Long bone structural analyses and the reconstruction of past mobility: A historical review

Christopher B. Ruff, Clark Spencer Larsen

Research output: Chapter in Book/Report/Conference proceedingChapter

33 Scopus citations


The use of long bone structural analysis to reconstruct past human behavior had its origins in the 1970s, although it was only in the last 30 years that true population-level comparisons began to be carried out. Since then, several dozen studies of archaeological and paleontological samples have been completed, illustrating the complexity as well as some consistencies in the relationship between bone morphology and mobility. Bone cross-sectional shape rather than relative size appears to be more clearly related to mobility differences. This is particularly true in comparisons between males and females within the same population. Terrain has a strong effect on relative strength of the lower limb bones. Body shape differences also have an effect on structural properties, and must be factored into comparisons. New methods of noninvasively acquiring structural properties promise even greater accessibility of information and larger samples in the future, although caution must be applied when extrapolating from approximations to true section properties.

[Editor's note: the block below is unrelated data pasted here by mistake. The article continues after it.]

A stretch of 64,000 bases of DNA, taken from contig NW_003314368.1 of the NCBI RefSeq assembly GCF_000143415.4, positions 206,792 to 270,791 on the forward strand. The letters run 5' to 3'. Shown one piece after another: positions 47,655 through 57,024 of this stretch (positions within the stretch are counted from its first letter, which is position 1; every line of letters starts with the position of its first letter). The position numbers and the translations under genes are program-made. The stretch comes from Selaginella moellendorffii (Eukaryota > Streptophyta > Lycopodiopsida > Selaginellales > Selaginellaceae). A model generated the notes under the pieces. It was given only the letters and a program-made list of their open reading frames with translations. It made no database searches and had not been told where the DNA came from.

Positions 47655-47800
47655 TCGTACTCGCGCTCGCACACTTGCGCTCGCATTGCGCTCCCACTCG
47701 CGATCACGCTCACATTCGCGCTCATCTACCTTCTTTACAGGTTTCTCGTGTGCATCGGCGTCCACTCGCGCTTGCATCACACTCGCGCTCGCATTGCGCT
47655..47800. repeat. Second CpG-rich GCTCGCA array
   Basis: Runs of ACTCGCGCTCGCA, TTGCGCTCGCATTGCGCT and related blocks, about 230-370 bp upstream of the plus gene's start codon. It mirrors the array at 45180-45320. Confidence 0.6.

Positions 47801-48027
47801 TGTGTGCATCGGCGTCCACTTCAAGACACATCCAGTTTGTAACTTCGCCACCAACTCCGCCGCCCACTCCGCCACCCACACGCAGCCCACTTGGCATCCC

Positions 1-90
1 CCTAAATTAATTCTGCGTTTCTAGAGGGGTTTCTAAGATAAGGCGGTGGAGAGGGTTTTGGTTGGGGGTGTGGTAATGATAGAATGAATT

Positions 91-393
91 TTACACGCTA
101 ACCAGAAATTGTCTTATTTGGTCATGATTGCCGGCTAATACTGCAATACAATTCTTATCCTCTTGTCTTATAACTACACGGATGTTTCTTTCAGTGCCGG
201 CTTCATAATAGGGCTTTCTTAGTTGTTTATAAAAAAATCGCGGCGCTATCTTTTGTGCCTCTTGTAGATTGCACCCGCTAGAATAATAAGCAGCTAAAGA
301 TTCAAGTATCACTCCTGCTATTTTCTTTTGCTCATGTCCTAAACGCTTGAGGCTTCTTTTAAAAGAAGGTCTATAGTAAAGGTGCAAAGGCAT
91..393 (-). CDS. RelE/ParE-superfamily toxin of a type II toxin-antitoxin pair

Original languageEnglish (US)
Title of host publicationReconstructing Mobility
Subtitle of host publicationEnvironmental, Behavioral, and Morphological Determinants
PublisherSpringer US
Number of pages17
ISBN (Electronic)9781489974600
ISBN (Print)1489974598, 9781489974594
StatePublished - Apr 1 2014


  • Biomechanics
  • Body shape
  • Body size
  • Long bone
  • Mobility
  • Sexual dimorphism

ASJC Scopus subject areas

  • Agricultural and Biological Sciences(all)


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